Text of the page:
VERDICT: Henry, Lherisson GUILTY of forcing Delray teens into sex

Defendant Francisco Henry (above) and Massillon Lherisson (not pictured) sit in court today as a victim testified in the sexual assault case against the two men at the Palm Beach County Courthouse July 9, 2012.

Defendant Francisco Henry (above) and Massillon Lherisson (not pictured) sit in court today as a victim testified in the sexual assault case against the two men at the Palm Beach County Courthouse July 9, 2012.

UPDATE 5:31 p.m.: It took jurors about an hour Wednesday to decide to convict Francisco Henry and Massillon Lherisson of 24 charges – including armed robbery, armed rape and false imprisonment charges – in connection with the bizarre 2010 robbery where fourt teens were forced to perform sex acts on each other.

Henry, 26, tilted his head back as the verdicts were read against him. Lherisson, having heard the guilty verdicts against Henry before a court clerk read his own convictions, stood stoically as the verdicts were read against him. The 25-year-old kept his eyes on the three men and three women on the jury.

The verdicts mean both men, whose first trial ended in mistrial four years ago, could face up to life in prison when Circuit Judge John Kastrenakes sentences them next month.

UPDATE 5:15 p.m.: Jurors just announce that they’ve reached a verdict in the retrial of two men accused of forcing four Atlantic High School students into sex acts in an abandoned Delray Beach home in 2010.

The verdict came about an hour after Circuit Judge John Kastrenakes sent jurors to begin deciding the case.

Attorneys have just returned to the courtroom.

 

ORIGINAL POST: The text message, written with both street slang and text abbreviations, had clear instructions for its recipient:

“Cum to da trap asap wt da fye thru da fnt doe asap kum naw wt da fye,” the sender wrote.

In closing arguments in Francisco Henry and Massillon Lherisson’s rape and robbery trial Wednesday, Assistant State Attorney Jo Wilensky that Lherisson sent that message to Henry to get him to bring “fye” – street slang for a gun – to an abandoned Delray Beach house where they robbed and forced four Atlantic High School students into sex acts.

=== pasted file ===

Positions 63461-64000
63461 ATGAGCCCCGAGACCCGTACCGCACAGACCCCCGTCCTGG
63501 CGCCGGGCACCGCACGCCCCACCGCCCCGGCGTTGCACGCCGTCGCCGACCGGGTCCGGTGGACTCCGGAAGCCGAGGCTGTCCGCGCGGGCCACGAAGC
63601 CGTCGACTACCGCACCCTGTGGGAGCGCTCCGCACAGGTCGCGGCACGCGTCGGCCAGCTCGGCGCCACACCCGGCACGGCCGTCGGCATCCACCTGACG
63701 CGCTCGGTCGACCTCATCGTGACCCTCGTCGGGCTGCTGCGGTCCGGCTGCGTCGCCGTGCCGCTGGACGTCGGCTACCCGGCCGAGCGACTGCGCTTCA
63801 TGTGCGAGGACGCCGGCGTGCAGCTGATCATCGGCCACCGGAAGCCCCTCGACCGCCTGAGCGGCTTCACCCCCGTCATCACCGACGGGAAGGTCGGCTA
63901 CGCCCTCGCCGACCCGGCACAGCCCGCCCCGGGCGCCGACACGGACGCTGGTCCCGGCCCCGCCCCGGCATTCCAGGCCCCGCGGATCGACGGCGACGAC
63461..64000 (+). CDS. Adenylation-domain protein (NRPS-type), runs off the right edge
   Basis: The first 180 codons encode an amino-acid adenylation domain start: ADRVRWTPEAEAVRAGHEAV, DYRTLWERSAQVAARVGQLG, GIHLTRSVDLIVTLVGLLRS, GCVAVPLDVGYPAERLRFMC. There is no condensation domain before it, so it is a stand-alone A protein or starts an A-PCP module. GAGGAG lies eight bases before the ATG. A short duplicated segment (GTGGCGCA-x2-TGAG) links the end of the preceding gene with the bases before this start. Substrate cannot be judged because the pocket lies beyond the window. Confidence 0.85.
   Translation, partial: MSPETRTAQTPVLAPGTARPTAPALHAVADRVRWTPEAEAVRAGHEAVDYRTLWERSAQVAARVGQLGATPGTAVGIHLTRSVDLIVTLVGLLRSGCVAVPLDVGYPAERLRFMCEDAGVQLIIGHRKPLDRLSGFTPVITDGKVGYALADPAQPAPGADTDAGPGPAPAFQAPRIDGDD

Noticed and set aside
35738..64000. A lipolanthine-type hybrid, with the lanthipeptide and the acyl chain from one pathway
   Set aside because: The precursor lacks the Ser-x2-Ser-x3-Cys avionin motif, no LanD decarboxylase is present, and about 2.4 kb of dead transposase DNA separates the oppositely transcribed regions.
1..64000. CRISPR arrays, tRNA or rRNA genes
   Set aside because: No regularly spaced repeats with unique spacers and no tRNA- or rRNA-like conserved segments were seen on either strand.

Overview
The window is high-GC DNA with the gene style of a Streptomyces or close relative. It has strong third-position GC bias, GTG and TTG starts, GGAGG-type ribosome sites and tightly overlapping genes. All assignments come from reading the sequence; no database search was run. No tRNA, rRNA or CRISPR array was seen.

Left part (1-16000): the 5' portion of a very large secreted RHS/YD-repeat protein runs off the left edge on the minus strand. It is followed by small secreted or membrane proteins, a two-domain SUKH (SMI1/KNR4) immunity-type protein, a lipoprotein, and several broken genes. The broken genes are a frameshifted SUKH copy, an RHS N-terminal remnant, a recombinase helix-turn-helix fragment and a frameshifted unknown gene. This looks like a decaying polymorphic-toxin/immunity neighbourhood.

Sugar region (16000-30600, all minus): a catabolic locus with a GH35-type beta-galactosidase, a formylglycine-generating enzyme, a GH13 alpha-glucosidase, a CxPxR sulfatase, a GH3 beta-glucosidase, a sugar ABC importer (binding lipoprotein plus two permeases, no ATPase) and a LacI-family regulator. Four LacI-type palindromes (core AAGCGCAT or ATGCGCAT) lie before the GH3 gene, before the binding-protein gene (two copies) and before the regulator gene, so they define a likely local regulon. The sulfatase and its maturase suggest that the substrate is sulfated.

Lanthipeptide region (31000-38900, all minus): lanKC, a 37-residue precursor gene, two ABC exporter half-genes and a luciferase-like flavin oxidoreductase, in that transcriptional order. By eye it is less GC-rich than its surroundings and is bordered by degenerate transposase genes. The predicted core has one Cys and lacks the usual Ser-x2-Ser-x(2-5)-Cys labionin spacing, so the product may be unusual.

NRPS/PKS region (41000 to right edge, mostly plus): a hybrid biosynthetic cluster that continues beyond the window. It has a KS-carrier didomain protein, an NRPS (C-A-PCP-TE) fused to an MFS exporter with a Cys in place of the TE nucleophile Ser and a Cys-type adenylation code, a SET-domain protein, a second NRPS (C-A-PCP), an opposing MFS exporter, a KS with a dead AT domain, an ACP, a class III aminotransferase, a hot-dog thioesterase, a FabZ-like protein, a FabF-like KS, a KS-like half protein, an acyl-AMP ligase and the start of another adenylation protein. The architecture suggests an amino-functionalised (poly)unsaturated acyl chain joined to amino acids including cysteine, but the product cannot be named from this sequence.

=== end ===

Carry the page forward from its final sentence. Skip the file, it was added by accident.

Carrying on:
Wilensky and fellow prosecutor Chrichet Mixon both used phone records between Henry and Lherisson, and the victims’ identifications of them, in their last attempts Wednesday to convince jurors to convict them of 24 charges that include armed sexual battery, armed robbery and false imprisonment.

“Those kids lives are forever changed by what they were made to do,” Mixon said.

The fact that both men disconnected their phones

Henry’s attorneys, Joseph Walsh and Crystal Kim, and Lherisson’s attorney, Joshua LeRoy. used the phone records conversely to tell jurors that even if prosecutors could link the phones to the men, they didn’t prove any wrongdoing.

Defendants Massillon Lherisson (above) and Francisco Henry (not pictured) sit in court today as a victim testified in the sexual assault case against the two men at the Palm Beach County Courthouse Monday, July 9, 2012.

Defendants Massillon Lherisson (above) and Francisco Henry (not pictured) sit in court today as a victim testified in the sexual assault case against the two men at the Palm Beach County Courthouse Monday, July 9, 2012.

“Fye,” Walsh told jurors,  is also a term to describe good marijuana, and Henry used to sell marijuana. And even the one victim who said he knew Henry because he’d purchased marijuana from him couldn’t point him out in the courtroom last week until near the end of his testimony.

If the two men were forcing the teens to perform sex acts on one another, LeRoy said, then why did none of the victims recall either of the assailants ever taking a phone call when phone records show both held phone conversations at the time the victims say the attack occurred?

Walsh and LeRoy both spoke about Spencer Britt, a man initially arrested in the attack but released after one of the victims came forward and said he wasn’t involved.

Circuit Judge John Kastrenakes sent jurors to begin deliberations just after 4 p.m.

If convicted as charged, both men face up to life in prison. This is the second trial in four years on the case. A first trial in 2012 ended in a mistrial.